You say our music objectifies women and glorifies drugs and criminals. There has been no significant change from the songs that were once sung or the singers who sang them. Many of the 50’s, 60’s, 70’s, and 80’s performers were drug addicts, womanizers, and criminals in their own right. Elvis Presley was child abuser, John Lennon raped his many girlfriends and most of the music I grew up listening, which was 80’s rock, were performed by habitual drug abusers. Let’s not pretend like human nature took a drastic turn when 1983 rolled around.

You say we cuss to prove a point. We, as a generation, have learned it’s not the words we fucking use, it’s the passion in them that we care about. As a generation, we’ve become more interested in politics and the world around us, cursing is minor problem when we consider the political climate the older generation has plunged us into.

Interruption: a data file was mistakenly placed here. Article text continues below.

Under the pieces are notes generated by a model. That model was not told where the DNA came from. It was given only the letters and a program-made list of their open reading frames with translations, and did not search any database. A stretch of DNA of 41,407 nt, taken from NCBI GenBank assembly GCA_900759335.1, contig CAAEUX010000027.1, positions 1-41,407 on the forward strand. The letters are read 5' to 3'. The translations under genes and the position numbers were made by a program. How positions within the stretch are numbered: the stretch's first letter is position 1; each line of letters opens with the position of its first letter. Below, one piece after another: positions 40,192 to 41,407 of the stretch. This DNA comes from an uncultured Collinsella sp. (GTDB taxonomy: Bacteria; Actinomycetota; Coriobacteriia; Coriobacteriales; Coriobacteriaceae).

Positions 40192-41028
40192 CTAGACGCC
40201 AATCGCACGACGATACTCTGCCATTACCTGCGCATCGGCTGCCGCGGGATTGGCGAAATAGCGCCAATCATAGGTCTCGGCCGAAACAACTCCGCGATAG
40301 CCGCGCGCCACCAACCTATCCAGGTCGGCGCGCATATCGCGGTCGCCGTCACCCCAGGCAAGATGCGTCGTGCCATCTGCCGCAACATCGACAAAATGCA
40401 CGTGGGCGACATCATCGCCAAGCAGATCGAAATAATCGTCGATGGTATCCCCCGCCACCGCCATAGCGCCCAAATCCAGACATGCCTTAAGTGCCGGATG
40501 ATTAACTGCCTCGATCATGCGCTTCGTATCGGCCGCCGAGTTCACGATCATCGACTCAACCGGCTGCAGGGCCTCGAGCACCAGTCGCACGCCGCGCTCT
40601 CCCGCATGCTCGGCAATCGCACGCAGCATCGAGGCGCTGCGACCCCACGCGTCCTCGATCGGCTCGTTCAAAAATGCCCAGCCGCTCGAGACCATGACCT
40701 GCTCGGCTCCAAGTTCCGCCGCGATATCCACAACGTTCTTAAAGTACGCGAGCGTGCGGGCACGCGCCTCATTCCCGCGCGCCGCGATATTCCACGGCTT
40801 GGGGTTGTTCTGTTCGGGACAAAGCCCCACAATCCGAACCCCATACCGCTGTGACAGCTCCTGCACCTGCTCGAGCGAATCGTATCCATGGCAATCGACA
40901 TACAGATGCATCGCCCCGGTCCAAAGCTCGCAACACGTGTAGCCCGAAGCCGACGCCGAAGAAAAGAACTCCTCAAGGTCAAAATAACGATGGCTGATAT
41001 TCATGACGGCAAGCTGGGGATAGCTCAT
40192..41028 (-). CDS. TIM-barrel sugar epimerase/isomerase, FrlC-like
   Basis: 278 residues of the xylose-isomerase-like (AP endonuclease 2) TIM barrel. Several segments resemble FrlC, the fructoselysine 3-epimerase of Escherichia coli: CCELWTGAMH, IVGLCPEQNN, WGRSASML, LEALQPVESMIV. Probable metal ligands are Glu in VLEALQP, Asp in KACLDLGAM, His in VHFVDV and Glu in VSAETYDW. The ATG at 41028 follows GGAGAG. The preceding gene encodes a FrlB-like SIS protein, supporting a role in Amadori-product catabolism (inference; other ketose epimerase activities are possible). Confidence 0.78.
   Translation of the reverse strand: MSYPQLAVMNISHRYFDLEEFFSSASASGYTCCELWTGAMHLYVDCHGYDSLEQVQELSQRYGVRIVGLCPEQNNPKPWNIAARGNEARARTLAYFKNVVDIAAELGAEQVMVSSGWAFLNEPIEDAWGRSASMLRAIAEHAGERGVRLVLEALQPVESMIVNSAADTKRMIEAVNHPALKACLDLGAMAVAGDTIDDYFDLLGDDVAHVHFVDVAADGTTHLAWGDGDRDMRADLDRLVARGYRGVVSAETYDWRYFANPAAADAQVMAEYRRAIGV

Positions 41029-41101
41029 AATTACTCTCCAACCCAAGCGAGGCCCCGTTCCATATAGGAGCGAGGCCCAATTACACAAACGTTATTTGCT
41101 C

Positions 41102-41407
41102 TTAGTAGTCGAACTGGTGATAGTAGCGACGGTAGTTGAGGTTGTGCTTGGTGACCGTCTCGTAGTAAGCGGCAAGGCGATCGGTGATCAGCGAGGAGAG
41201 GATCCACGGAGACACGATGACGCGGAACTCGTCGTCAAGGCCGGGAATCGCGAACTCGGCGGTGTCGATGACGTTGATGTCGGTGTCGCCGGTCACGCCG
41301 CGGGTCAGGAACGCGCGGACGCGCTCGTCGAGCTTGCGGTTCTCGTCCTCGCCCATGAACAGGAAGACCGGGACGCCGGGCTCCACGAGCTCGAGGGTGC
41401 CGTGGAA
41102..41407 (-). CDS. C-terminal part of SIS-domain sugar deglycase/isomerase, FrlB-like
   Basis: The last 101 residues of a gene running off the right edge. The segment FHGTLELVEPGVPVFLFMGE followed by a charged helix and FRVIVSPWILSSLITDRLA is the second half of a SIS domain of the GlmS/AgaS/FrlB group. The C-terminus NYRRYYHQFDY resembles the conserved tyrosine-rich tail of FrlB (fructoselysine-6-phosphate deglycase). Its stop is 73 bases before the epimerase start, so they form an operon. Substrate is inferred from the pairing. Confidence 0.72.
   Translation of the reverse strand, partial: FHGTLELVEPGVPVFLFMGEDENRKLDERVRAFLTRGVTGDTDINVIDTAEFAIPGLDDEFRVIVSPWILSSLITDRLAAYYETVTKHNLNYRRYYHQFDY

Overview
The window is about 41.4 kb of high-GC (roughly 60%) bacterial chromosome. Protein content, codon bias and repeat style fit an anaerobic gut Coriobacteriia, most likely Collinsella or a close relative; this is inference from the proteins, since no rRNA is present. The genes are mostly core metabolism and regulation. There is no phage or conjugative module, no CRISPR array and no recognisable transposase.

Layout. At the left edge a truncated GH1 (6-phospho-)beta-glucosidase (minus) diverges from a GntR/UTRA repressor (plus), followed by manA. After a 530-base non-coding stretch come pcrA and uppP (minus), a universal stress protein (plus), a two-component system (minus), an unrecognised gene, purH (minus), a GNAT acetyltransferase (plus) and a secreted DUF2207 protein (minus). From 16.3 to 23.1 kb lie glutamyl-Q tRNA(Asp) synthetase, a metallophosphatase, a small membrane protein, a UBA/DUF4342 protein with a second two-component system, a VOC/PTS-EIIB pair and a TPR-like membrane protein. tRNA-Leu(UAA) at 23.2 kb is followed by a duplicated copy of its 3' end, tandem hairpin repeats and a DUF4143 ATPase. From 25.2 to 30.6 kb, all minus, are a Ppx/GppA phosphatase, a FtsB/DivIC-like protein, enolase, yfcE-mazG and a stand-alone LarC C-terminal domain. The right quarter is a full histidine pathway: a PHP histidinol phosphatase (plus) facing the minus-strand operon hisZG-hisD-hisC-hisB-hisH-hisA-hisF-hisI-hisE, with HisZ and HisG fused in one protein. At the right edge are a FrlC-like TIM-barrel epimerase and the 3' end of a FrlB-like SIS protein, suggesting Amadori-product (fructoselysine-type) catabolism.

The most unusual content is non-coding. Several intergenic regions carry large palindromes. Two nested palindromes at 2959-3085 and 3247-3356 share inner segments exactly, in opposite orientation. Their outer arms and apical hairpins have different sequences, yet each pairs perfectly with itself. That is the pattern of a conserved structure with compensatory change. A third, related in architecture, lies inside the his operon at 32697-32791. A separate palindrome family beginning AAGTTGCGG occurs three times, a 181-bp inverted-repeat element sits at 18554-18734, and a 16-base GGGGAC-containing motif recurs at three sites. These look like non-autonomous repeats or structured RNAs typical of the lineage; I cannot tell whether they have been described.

You say we use ‘bae’ to describe the ones we love. Bae, originally, means ‘before anyone else’ which is incredibly romantic in my opinion. Bae is also hardly ever taken seriously, it’s a jokey way to talk about someone you love. Language changes, I doubt people were happy when we changed ‘wherefore’ into ‘why.’ The greatest injustice we can do to our language and culture is not allow it to evolve and grow with us.

You say we idolize people like Kim Kardashian and shame people like Tim Tebow. Kim Kardashian is a business woman who had a private video she made with a lover illegally revealed. Instead of fading into obscurity, she stood tall and did not let the sexual shaming she endured stop her and now runs a multi-million dollar industry, is married to one of the richest men in the world, and had two beautiful children. Tim Tebow is a Christian who was criticized by a few people for praying in an open stadium while most people just wanted to see a game.